MOSCOW -- Russia's beleaguered Yukos oil company offered to voluntarily pay $8 billion in back taxes from 2000-2003 if it is given three years to make the payments, Russia's Interfax news agency reported yesterday.
Citing a high-level source in Yukos, Interfax reported that the offer was made to the government by Yukos chief executive Steven Theede on Thursday.
No one at Yukos could be reached for comment yesterday evening.
Yukos and its majority shareholders have already proposed numerous alternatives to settle their $3.4 billion back-taxes bill for 2000, which came due last week. But the government has said it won't restructure the bill and has shown little enthusiasm for the other proposals.
The government's position has led to speculation that it intends to seize Yukos's choice assets for nonpayment of the taxes and redistribute them into Kremlin-friendly allies.
Yukos has said that it lacks the ready cash to pay the tax bill, and it is forbidden by a court order from selling its assets to raise cash.
Adding to its troubles, the Tax Agency has announced an additional bill of $3.3 billion for 2001, and Russia's top prosecutor suggested more bills were likely coming for 2002 and 2003.
Last week, Yukos's former chief executive, Mikhail Khodorkovsky -- currently in jail, he is Russia's richest man -- proposed giving up his stock to settle the tax claim, but the government has not responded.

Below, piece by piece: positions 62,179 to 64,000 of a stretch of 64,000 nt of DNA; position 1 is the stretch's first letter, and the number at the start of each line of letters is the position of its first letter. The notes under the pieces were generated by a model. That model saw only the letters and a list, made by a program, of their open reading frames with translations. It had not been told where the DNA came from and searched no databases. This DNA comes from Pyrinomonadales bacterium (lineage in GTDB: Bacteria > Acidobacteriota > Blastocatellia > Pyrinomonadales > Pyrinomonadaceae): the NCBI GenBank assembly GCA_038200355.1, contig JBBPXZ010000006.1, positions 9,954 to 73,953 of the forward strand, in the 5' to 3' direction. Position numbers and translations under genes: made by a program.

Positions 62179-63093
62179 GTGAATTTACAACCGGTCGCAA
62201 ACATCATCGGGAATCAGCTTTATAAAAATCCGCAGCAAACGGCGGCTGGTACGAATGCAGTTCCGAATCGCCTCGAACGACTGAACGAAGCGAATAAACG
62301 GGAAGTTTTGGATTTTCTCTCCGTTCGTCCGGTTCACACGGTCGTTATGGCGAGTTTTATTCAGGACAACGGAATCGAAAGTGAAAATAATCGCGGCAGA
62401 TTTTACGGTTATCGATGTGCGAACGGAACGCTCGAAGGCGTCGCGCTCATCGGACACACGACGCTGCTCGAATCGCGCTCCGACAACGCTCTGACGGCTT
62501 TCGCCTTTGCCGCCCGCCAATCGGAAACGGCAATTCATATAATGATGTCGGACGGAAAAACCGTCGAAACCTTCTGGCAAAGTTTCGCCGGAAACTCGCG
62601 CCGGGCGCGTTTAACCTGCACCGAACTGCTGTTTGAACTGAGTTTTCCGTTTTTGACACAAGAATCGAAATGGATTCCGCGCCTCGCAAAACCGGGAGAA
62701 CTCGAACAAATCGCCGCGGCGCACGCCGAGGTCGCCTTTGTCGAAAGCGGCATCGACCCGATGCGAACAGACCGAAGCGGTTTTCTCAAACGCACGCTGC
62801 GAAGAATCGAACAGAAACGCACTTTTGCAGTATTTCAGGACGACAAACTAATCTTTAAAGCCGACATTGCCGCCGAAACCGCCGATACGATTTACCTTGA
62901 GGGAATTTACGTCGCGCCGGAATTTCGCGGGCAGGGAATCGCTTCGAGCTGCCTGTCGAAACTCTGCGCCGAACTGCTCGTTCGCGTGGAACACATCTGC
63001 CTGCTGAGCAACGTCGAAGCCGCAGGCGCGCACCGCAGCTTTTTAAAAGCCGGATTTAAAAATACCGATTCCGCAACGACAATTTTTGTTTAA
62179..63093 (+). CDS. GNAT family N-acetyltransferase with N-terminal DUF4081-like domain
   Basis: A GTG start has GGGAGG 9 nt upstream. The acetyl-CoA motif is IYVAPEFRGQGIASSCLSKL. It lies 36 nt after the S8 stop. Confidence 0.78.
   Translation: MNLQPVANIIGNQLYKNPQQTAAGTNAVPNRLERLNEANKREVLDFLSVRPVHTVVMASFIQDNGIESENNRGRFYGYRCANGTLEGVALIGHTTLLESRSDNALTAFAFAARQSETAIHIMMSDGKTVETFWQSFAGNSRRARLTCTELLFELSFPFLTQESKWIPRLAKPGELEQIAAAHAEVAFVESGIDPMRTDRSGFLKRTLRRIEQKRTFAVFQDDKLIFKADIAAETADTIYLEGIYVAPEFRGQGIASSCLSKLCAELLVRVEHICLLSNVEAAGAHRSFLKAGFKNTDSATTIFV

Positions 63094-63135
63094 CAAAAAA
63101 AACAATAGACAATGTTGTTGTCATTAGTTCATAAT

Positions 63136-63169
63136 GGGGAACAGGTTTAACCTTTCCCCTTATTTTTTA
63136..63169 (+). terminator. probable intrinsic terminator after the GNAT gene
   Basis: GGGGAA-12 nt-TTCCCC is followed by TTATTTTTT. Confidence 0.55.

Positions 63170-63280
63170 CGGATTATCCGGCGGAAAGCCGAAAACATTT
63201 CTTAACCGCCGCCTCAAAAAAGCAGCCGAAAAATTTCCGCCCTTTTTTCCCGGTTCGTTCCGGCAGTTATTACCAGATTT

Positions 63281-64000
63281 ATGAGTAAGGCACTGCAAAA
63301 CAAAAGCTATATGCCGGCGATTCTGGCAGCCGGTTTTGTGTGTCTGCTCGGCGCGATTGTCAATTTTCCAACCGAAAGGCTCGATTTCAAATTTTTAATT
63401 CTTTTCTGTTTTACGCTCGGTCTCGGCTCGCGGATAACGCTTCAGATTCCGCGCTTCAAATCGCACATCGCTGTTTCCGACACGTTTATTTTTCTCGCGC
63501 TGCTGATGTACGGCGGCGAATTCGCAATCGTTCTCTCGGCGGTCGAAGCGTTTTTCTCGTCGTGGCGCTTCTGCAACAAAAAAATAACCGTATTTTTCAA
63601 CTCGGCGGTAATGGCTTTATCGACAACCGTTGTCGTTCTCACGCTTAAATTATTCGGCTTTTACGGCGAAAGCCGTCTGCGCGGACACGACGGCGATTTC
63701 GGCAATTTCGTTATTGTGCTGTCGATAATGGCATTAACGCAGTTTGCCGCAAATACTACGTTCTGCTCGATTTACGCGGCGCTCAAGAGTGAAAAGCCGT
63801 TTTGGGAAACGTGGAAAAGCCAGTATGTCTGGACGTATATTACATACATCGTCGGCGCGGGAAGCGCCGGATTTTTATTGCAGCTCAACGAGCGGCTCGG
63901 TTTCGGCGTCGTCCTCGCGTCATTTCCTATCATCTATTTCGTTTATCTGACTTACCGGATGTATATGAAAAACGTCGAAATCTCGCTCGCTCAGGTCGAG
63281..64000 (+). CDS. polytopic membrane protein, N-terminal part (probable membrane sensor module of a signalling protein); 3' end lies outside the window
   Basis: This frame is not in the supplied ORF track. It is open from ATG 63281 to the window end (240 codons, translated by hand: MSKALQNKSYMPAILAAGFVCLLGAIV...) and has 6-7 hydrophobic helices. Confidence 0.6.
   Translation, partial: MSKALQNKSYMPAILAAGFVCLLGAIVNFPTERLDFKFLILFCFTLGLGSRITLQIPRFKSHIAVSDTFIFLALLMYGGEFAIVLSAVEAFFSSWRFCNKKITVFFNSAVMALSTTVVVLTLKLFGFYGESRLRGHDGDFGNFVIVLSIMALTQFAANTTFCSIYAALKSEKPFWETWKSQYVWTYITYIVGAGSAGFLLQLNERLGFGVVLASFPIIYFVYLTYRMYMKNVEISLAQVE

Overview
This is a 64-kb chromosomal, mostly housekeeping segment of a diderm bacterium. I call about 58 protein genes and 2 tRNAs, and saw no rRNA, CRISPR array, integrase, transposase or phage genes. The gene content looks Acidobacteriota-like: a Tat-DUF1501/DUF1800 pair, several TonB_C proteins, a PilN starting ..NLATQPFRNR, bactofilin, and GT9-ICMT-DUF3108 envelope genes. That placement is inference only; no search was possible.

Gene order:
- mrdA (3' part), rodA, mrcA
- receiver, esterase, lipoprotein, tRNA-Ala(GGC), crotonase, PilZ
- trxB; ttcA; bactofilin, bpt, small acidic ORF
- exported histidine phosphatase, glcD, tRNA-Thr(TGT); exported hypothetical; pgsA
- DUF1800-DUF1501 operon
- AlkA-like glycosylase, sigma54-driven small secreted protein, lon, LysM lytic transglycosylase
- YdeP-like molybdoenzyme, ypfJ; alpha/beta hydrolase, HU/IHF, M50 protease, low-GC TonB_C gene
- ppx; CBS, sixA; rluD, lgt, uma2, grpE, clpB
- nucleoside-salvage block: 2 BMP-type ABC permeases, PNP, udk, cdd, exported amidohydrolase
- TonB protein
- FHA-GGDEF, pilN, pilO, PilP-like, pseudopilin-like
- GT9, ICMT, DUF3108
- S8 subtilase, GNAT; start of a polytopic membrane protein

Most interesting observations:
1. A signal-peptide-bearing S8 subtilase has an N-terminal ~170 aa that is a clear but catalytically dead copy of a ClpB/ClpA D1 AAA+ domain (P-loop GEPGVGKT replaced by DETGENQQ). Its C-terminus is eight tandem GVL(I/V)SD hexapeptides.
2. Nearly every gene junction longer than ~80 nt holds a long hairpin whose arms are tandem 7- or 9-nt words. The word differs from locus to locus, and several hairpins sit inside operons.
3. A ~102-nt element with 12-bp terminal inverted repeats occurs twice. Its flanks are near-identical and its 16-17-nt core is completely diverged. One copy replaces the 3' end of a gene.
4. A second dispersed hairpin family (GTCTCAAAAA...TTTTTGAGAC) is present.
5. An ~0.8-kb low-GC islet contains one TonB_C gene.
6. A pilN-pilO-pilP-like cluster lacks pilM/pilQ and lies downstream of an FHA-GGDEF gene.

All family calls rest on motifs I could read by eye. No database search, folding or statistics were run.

Bailiffs already began work to freeze accounts in Yukos-owned production companies in Siberia.
Interfax reported that in the latest offer, Yukos proposed making voluntary tax payments in three $2.5 billion installments over three years. Yukos is also offering its 35 percent stake in the Sibneft oil company as a security.
The Russian government has portrayed its investigation into Yukos and its owners as a drive against corruption, but observers have said that Khodorkovsky's jailing and the probe against his company has more to do with his political activities in the run up to last year's parliamentary elections than dubious business practices.
Khodorkovsky's fraud and tax-evasion trial with codefendant Platon Lebedev resumes today.